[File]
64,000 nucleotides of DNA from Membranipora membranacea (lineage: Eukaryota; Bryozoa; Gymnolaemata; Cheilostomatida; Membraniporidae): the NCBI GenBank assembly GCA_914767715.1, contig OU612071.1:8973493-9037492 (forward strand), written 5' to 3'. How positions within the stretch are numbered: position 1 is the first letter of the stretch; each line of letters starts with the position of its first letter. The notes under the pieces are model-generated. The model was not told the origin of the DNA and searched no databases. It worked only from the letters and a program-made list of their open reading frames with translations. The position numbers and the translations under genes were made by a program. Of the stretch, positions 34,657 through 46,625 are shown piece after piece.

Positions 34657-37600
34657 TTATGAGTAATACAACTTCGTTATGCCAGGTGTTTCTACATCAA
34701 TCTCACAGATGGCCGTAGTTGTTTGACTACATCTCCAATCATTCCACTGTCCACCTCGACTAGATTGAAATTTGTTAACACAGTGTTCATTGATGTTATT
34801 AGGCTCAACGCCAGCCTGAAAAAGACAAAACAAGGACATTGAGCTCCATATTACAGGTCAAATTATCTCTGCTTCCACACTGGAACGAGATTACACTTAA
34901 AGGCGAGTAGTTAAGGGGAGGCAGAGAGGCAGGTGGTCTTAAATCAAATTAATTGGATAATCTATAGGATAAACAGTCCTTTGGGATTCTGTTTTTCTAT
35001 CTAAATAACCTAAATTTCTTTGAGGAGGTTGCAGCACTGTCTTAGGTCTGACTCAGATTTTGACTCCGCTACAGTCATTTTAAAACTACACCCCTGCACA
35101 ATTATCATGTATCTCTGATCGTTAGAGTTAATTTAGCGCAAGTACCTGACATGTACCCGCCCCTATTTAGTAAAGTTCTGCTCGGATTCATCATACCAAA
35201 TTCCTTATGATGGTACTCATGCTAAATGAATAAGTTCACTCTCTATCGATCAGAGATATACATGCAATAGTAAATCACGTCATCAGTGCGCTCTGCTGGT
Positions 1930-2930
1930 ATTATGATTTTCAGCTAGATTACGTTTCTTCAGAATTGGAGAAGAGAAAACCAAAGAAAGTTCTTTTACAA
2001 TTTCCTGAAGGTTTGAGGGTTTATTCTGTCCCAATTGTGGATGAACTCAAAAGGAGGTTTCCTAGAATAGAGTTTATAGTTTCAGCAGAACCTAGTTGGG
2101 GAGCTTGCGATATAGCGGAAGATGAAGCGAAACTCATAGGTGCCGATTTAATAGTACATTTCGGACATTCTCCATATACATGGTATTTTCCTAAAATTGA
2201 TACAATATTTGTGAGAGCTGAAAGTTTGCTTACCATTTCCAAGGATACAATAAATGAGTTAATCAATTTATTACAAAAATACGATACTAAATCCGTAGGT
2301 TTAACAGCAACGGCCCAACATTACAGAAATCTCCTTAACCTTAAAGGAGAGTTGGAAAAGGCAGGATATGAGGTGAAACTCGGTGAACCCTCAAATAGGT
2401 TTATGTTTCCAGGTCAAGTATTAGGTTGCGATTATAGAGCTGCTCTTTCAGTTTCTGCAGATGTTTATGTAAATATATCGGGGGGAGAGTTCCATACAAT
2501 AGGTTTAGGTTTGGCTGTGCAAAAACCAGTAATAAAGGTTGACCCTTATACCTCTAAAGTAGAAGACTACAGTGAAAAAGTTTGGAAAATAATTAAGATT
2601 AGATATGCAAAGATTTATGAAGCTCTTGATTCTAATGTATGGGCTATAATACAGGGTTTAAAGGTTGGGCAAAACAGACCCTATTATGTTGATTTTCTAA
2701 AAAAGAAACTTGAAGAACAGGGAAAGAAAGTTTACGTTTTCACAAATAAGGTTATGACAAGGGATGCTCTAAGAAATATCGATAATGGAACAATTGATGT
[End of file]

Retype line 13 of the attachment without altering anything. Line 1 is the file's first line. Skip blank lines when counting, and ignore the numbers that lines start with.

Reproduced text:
2101 GAGCTTGCGATATAGCGGAAGATGAAGCGAAACTCATAGGTGCCGATTTAATAGTACATTTCGGACATTCTCCATATACATGGTATTTTCCTAAAATTGA